I didn’t last long.
Much to my credit, I made it through a lot of crud.
I made it through Tyler Perry’s worst Nutty Professor impression with that utterly distracting moustache. I made it through the over-acting of good thespians such as Stephen Amell and Laura Linney (come on guyyyssss, you are better than this.) I made it through that slow motion transformation scene where Megan Fox goes from blonde sexy scientist to valley girl as she, in the middle of a train station, changes into a mini-skirt and tied up blouse as the camera chooses to slowly pan across the flesh she now shows. I made it throw CGI pizza, spit-balls, and a hyperactive brain dripping gunk all over Shredder.
But I had to draw the line at animal penis jokes.
Yes, within this insipid attempt at movie-making there is a moment where two crooks turned animals compare the size of their dongs and congratulate each other on gaining such sizeable packages during the mutations. That was the moment the sensible side of my brain stopped and went, “enough.”
That was the moment Teenage Mutant Ninja Turtles: Out of the Shadows spiralled down the drain of my expectations that was already as low as possible.
The comic book franchise that nobody asked for has yet another putrid sequel that should be “delighting” audiences this half term. The movie leaps off where the prior entry finished. The turtles are still solving crimes, but within the shadows – nobody knows who they are or what they do. When master criminal Shredder escapes from prison with the help of the pulsating tentacle-clad Krang, they wind up embroiled in an intergalactic ploy to destroy New York and planet Earth. Can they defend the city once more?
Heavily laden with puerile jokes and messy action sequences, Out of the Shadows feels more like chore than an enjoyable summer flick. Director David Green attempts to rejuevinate the series but the joy is completely lost here. Turtles feels striped of the rambunctious energy that made it so famous during the nineties and the comic books beforehand. Steeped in the gritty grime that superhero movies just have o have nowadays, Out of the Shadows relies on comedy straight from an idiot’s joke book and doesn’t have the ballsy gun-ho follies to make it all acceptable. It’s all just sort of sad, really. And very, very, boring.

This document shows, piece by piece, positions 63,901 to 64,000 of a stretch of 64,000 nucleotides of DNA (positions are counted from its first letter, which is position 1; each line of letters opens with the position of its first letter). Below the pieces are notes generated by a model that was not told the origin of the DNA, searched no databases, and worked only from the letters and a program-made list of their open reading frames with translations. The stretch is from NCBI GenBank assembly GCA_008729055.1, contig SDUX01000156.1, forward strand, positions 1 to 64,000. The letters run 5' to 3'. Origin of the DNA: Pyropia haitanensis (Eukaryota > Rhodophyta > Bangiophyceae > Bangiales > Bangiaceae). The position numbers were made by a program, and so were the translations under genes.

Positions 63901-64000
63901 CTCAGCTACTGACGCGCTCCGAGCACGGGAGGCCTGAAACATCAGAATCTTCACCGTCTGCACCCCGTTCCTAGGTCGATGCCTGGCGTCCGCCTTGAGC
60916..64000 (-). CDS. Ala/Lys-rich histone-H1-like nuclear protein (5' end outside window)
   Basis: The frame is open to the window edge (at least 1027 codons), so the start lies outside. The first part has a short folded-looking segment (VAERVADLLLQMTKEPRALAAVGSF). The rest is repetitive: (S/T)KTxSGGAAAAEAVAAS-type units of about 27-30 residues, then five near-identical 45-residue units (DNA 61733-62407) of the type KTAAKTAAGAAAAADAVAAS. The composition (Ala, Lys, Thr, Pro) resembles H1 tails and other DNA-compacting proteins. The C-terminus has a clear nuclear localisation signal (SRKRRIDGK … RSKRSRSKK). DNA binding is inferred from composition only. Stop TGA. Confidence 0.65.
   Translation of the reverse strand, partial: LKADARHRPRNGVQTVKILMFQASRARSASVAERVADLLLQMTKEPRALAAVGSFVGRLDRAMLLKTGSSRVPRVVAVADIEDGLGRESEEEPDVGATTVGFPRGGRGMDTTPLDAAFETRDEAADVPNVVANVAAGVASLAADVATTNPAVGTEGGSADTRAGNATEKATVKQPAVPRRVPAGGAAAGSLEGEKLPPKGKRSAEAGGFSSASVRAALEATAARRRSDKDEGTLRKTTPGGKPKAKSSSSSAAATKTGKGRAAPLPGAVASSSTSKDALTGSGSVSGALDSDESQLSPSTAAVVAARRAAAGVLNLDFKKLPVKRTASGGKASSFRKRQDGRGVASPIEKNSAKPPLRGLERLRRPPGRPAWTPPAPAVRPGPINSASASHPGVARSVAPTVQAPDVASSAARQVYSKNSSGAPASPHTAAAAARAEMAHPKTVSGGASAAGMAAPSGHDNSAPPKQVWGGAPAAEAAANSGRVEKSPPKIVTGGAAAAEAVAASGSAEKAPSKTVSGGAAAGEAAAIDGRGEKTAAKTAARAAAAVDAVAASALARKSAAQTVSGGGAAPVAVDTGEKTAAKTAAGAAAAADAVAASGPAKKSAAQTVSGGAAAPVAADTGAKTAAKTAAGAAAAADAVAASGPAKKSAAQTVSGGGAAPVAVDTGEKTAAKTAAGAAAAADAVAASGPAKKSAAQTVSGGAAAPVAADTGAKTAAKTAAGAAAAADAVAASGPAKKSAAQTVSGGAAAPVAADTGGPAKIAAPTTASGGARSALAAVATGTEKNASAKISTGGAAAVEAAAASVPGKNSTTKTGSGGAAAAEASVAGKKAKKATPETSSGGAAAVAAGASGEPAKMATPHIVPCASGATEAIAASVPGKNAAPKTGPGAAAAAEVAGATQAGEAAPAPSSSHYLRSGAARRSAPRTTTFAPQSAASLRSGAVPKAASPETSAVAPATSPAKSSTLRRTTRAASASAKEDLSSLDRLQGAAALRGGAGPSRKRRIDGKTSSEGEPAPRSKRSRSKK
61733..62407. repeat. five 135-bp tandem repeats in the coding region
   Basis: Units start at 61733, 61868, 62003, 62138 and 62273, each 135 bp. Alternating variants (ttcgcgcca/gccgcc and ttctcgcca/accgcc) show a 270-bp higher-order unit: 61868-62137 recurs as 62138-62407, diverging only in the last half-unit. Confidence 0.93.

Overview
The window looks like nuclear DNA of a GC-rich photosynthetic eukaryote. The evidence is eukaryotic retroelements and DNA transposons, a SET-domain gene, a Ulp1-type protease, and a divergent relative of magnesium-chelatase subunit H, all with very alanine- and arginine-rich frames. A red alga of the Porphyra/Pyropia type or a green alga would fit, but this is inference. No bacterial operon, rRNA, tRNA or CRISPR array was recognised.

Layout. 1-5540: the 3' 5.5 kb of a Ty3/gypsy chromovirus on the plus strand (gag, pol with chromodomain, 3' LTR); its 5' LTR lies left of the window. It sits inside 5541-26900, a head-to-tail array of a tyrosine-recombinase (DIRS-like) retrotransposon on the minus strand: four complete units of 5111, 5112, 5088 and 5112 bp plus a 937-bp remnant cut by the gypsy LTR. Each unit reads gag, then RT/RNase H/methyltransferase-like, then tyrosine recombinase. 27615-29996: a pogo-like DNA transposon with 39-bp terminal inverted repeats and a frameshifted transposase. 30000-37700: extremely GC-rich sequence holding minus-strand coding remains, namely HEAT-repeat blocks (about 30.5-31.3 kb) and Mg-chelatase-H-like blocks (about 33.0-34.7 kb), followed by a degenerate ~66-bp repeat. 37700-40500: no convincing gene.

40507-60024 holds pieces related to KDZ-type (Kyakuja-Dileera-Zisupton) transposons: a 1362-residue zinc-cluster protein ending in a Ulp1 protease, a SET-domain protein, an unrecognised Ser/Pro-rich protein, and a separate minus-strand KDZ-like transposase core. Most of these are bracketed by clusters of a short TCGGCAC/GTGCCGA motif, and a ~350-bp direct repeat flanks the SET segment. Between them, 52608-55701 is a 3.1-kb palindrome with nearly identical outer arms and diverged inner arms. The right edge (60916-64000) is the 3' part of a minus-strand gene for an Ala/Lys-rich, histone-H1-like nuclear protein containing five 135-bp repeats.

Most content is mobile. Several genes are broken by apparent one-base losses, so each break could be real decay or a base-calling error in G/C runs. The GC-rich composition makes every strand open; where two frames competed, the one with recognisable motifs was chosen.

For the first half an hour, the movie encouraged balls of laughter from the little and grown-up audience members to the extent that I wondered what had made me such a grump that I just couldn’t enjoy the lumps of green pirouetting through New York with nun-chucks. But after a while the glee petered out into restlessness and the fun became rather arduous and dull. Frankly, the issues is that the story is so under-developed that the actors clearly had to overcompensate which is why seasoned performers raises their eyebrows in large alarm and talk then decibels higher than they should, uttering zero emotion, and little spirit.
Teenage Mutant Ninja Turtles: Out of the Shadows may appeal to its core audience but naysayers will have their displeasure confirmed: An immature, sloppy, and tedious outing for the heroes in a half-shell.
TEENAGE MUTANT NINJA TURTLES: OUT OF THE SHADOWS IS IN CINEMAS NOW!